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Kazuo Inamori, Japanese mogul who became Buddhist monk, dies at 90

Kazuo Inamori in Tokyo in 2010. (Koji Sasahara/AP)

Kazuo Inamori, a self-made mogul in Japan’s postwar boom who portrayed work as an almost spiritual mission as he built powerhouse ceramics and telecommunications companies and then traded his business suits for the robes of a Buddhist monk, died Aug. 24 in Kyoto, Japan. He was 90.

Kyocera, a specialized ceramics and electronics firm he founded in Kyoto, announced the death in a statement.

Mr. Inamori was often placed alongside Sony’s Akio Morita and vehicle-maker Soichiro Honda as the vanguards of Japan’s industrial rebound after World War II to become one of the world’s top economies.

Kyocera, founded by Mr. Inamori in 1959 with the equivalent of $10,000 and a line of credit, grew into a dominant player in the global semiconductor market, making precision ceramics that are key components in computers and other devices since they resist heat and do not conduct electricity.

In 1984, he created the long-distance phone carrier DDI (now known as KDDI) that quickly broke into a market once held by a former state-owned monopoly, NTT.

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In Japan’s inflexible corporate milieu, Mr. Inamori was a singular personality and developed a reputation as something of a Zen master of capitalism.

He set himself apart with a management style that mixed Japan’s work ethic with concepts of higher callings and self-fulfillment, often taken from Mr. Inamori’s own writings. It was lampooned by some as cultish “Inamorism.” Mr. Inamori never wavered in his philosophy of corporate karma: Give excellence and empathy and the universe will smile back on you.

“We respect the divine and the spirit to work fairly and honestly,” he said.

He moved into philanthropy as the founder of the Kyoto Prize, first given in 1985, recognizing advancements in sciences, arts, technology and philosophy. Past awardees include the linguist Noam Chomsky, the primate expert Jane Goodall and the philosopher Bruno Latour.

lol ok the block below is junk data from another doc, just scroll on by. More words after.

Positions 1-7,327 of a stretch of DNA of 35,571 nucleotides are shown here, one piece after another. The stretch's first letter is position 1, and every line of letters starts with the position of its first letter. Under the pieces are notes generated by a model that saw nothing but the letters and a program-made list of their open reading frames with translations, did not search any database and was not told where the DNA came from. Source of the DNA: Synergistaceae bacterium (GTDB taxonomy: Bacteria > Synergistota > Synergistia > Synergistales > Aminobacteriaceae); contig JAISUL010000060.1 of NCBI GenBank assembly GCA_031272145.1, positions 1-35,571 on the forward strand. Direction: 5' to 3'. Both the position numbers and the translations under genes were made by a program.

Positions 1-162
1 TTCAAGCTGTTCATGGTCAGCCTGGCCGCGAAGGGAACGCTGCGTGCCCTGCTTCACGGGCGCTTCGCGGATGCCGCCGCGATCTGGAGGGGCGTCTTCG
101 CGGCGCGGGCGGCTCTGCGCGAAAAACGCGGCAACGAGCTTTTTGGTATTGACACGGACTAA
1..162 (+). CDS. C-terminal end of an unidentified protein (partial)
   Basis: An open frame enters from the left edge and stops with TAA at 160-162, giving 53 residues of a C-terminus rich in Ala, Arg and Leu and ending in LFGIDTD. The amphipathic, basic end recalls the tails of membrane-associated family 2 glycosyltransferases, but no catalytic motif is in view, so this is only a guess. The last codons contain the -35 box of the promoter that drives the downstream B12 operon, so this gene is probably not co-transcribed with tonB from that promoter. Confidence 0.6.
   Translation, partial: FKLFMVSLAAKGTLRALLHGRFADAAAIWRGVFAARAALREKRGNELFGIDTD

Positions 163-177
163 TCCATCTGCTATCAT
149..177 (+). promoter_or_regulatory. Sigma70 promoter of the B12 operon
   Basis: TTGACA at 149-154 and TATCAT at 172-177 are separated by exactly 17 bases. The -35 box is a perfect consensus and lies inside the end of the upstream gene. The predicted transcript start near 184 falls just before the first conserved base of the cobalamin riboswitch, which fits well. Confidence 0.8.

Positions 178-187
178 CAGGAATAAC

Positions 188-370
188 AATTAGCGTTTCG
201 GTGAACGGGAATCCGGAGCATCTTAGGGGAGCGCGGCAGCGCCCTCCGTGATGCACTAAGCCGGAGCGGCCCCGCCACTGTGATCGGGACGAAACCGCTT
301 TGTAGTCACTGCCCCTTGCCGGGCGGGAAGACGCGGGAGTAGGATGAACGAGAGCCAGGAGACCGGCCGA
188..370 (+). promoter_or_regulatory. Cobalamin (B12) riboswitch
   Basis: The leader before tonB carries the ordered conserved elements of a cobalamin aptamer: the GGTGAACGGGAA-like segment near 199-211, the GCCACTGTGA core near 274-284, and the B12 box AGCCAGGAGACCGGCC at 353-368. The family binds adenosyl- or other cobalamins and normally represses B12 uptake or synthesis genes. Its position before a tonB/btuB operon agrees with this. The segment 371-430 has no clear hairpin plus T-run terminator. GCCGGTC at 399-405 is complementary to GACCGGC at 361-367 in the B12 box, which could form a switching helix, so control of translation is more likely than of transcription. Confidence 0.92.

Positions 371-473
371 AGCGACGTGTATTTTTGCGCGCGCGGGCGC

“Most industrialists don’t dream, and most dreamers don’t manufacture things, so I am very lucky,” Mr. Inamori was quoted as saying in “The Next Century,” David Halberstam’s 1991 book.

Mr. Inamori retired in 1997 to dedicate himself to reflection and study in the Buddhist priesthood, shaving his head and keeping to a vegetarian diet. He returned to the boardroom in 2010 at age 77 after Japan’s government asked him to take the helm of the ailing national carrier Japan Airlines (JAL) as it filed for bankruptcy protection. A restructured JAL emerged from bankruptcy in March 2011, aided by state bailouts.

In his signature style, Mr. Inamori noted the painful process of layoffs and pay cuts as the airline clawed its way back, but he framed the ultimate success as aided by a greater power.

“While this is not the Law of Cause & Effect as such,” he wrote in an essay posted on the Kyocera website, “I cannot help but think we received a helping hand from a source of universal compassion. I doubt whether such a miraculous recovery and transformation could have been achieved without ‘Divine intervention.’ ”

Kazuo Inamori was born Jan. 30, 1932, in Kagoshima on Japan’s southern Kyushu Island. The printing business of Mr. Inamori’s father offered a comfortable living. But Mr. Inamori said his home was firebombed during World War II, forcing the family into a hardscrabble existence until the war’s end.

In the sixth grade, he was struck with tuberculosis and, while bedridden, read a book on Buddhism that began his lifelong interest in the faith.